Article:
I used to own a travel agency in a town heavily populated by Italians. Every year this group of 4 men would come in to book their annual golf outing. One of them was part owner of a popular Italian restaurant known to be a mob hang-out. He always brought us veal parmigiana sandwiches. And, I admit, they sounded a lot like Tony Soprano's guys. They were very nice and extremely funny. One year, they came in, but were missing one of the guys. Naturally, I asked where he was. Without hesitation, they said he was in prison and wouldn't be able to make it this year. But they had just visited him and he was doing fine. And, sure enough, the following year, the foursome was back. BTW, I never asked why he was in jail. I figured, the less I knew, the better.

I have never seen "Jersey Shore" or the newest addition to reality in NJ, "Jerseylicious." I did catch one of the NJ Housewives episodes and, from what I've been told, it was the best. The one where they're all out to dinner with their spouses and the discussion got heated and one of the wives picks up the table and throws it over. I would like to think that most viewers of any of these reality shows are bright enough to realize that the people on them have to be outrageous. Isn't that why we watch? Honestly, how many people would watch a show about a group of young people who rented a shore house and spent the day reading the Bible and watching "Little House On The Prairie" repeats?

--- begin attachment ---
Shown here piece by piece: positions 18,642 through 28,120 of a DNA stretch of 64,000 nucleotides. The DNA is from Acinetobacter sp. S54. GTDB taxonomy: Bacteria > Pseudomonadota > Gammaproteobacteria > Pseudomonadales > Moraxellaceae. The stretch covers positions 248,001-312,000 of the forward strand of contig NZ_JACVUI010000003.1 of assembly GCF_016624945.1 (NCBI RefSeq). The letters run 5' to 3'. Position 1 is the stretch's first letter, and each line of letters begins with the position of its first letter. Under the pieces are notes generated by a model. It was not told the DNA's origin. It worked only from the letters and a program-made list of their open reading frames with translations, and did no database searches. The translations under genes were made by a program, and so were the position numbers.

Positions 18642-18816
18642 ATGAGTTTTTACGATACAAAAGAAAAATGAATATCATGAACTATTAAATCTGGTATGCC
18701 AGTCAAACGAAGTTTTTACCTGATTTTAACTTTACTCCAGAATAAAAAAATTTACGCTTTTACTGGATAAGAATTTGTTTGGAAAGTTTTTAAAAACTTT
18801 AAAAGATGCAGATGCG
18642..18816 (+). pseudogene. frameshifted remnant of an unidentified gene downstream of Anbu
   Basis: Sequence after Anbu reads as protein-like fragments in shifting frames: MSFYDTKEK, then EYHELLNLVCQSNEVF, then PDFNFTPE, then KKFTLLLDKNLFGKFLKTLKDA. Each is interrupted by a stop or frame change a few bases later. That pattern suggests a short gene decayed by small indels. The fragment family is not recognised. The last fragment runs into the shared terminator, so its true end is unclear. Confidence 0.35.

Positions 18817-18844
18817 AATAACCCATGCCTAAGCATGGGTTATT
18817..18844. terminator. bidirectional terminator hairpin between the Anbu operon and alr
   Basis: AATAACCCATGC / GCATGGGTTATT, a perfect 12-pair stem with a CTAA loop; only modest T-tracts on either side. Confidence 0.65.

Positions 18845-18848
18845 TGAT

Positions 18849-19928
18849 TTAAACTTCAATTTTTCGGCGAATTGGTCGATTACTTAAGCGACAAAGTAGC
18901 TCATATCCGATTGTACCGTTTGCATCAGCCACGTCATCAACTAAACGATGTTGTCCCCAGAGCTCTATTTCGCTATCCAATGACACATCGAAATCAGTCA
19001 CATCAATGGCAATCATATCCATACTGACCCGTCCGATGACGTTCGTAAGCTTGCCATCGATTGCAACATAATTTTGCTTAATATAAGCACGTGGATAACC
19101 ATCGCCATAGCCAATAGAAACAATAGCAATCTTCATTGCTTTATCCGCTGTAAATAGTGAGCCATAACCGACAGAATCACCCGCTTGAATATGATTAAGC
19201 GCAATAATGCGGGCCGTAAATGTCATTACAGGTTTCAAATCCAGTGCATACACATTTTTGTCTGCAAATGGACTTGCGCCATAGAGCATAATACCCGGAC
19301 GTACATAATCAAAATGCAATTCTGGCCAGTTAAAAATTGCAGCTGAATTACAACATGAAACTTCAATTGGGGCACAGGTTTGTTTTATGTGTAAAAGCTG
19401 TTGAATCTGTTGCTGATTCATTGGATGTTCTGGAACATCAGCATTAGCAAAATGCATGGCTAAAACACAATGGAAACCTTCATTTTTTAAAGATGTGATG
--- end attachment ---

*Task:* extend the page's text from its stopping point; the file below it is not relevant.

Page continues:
So, all in all, I think we Garden Staters should embrace these images being portrayed today on tv. I agree with an interviewee mentioned in the article. Instead of fighting it, maybe even promoting the images as the land of interesting and different people: "Come to Jersey. You have to see it to believe it!" Fughetaboutit!

BTW, if you're interested in seeing a bit of real NJ, check out this post from last year